image industrial radiography

Types of transport- and exposure containers?

What are the types of transport- and exposure containers in industrial radiography?

Transportation and handling of sealed sources are subject to strict international safety
regulations, as a source is continuously emitting radiation in all directions, in contrast to an
X-ray tube which can be switched off. During transportation and use the source must be
surrounded by a volume of radiation absorbing material, which in turn is encapsulated in
a container. The level of radioactivity at the outside surface of the container shall not
exceed the legally established maximum limit.

Like the transport container, the exposure container needs to be robust and must function
safely at all times. The exposure container, also called camera, must be fail-safe and water-
and dirt proof. It must also not be effected by impact. Moreover, if the radiation-absorbing
material, for example lead, melts (in a fire) the radiation absorbing qualities must not be
lost. This requires a casing made of a material with a high melting point, for example steel.
Besides lead, increasingly a new sintered material with very high tungsten content (97%)
is used as shielding material. This material is easily worked and finished and not prone to

Also greatly depleted uranium (with the highest radiation absorption) is used for shielding,
resulting in very compact exposure containers. A disadvantage of this material, however, is that it has a certain minimal radioactivity, which is reason that in some countries the use of
depleted uranium is not allowed.

Regardless of the shielding material used, all containers have a considerable weight in

There are several solutions to the problem of safely storing a source on the one hand, and
of putting it in a simple but absolutely safe manner in its radiation position on the other
hand. Two regularly used constructions for this purpose are: source S is situated in a rota-
ting cylinder, as shown in figure 11-5, or in an S-channel container as shown in figure 12-5.

The S-channel container is usually provided with a means to move the source out from a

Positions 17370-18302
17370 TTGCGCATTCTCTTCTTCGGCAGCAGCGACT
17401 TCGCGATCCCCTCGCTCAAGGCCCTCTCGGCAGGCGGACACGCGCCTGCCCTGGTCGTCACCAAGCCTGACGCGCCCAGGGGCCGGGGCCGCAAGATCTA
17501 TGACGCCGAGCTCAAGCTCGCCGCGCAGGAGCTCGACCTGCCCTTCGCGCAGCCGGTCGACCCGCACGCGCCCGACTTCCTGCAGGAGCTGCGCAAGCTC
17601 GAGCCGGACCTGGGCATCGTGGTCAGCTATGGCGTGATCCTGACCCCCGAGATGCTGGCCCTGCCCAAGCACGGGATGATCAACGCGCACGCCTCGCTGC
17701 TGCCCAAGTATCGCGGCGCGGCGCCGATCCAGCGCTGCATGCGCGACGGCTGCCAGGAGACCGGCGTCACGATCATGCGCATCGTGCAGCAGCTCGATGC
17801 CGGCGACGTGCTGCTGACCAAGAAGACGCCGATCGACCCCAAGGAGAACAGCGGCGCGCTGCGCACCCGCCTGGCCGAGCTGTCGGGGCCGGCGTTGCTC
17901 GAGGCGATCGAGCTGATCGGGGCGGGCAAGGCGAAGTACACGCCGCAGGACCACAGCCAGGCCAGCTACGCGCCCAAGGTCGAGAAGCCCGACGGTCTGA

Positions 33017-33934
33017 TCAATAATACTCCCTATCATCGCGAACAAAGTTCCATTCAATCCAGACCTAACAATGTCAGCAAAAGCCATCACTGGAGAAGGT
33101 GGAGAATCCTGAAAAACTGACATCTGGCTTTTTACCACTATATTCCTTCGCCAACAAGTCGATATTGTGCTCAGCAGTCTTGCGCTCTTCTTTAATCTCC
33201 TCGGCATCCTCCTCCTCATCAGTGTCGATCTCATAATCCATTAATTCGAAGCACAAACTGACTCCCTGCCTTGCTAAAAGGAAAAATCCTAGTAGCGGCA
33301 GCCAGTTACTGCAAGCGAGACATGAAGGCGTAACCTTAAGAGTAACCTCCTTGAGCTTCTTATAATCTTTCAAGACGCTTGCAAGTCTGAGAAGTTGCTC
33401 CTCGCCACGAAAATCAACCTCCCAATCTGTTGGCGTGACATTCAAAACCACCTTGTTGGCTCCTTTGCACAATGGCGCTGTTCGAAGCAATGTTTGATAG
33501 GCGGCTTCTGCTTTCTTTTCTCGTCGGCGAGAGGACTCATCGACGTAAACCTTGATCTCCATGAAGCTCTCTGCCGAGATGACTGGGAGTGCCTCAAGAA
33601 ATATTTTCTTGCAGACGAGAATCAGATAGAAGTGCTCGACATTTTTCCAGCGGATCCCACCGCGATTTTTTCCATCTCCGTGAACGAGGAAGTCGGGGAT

distance (after all, distance is the safest protection from radiation). This may be done by
means of a flexible cable in a hose (Teleflex design) as shown in figures 13-5 and 14-5.
With this construction it is possible to extend the flexible hose in such a way that the source
can safely be moved several metres out of the container to the most favourable exposure

Figure 14-5 shows an S-channel container with a flexible (metal) hose and cable in rolled up (transport) position. Figure 15-5 shows a more recent (2006) S-channel Selenium75 container with operation hoses and pigtail. Selenium75 radio-isotope is becoming popular since new
production (enrichment) methods resulted in a much better k-factor. Thus for a certain activity (source strength) a much smaller source size (focus) is achieved. This results in a better/sharper image quality than could be achieved with the old Selenium75 production method. Due to its average energy level of 320 kV, Selenium75 increasingly replaces X-ray
equipment for a thickness range from 5 mm to 30 mm of steel. This eliminates the need for
electric power, very attractive in the field for reasons of electrical safety and more
convenient at remote- or work locations with difficult access (high, deep, offshore,
refineries, etc). Last but not least, a Selenium container is of much lower weigth than
needed for an Iridium192 container with the same source strength.

What are radiation source holders?

Exposure container
Exposure container with S-Channel
S-Channel container
S-Channel container for Selenium75
Gamma Container

To enable radiography on work sites with (many) people in the vicinity, for example on offshore installations or in assembly halls, containers with rotating cylinders and collimators were developed so that only the beam of radiation required for the radiograph is emitted. The remainder of radiation is absorbed by the collimator material which allows people to work safely at a distance of a few metres while radiography is in progress. Such containers with collimators are known by the name of “CARE” (Confined Area Radiation Equipment) or “LORA” (Low Radiation) equipment.

Without collimating the minimum safety distance is considerably more than 10 metres (in all directions!).

Such containers with collimators are particularly suitable for frequent and identical repetitive NDT work, for example radiographic testing of welds in pipes of < 300 mm diameter. Figure 16a-5 shows such a special container with collimator set up for a double wall radiograph. The cross-section drawing of figure 16b-5 shows the boundaries of the beam of radiation. For bigger focus-to-film distances, longer collimators are used to restrict the beam of radiation.

This type of container is suitable for Iridium sources up to 1000 GBq and weighs “only” approx. 20 kg.

Checking for container leakage:

A sealed radioactive source (capsule) might start to leak and become an open source as a result of corrosion, mechanical damage, chemical reactions, fire, explosion etc. Regular mandatory “wipe-tests” by specialists serve to detect leakage at an early stage.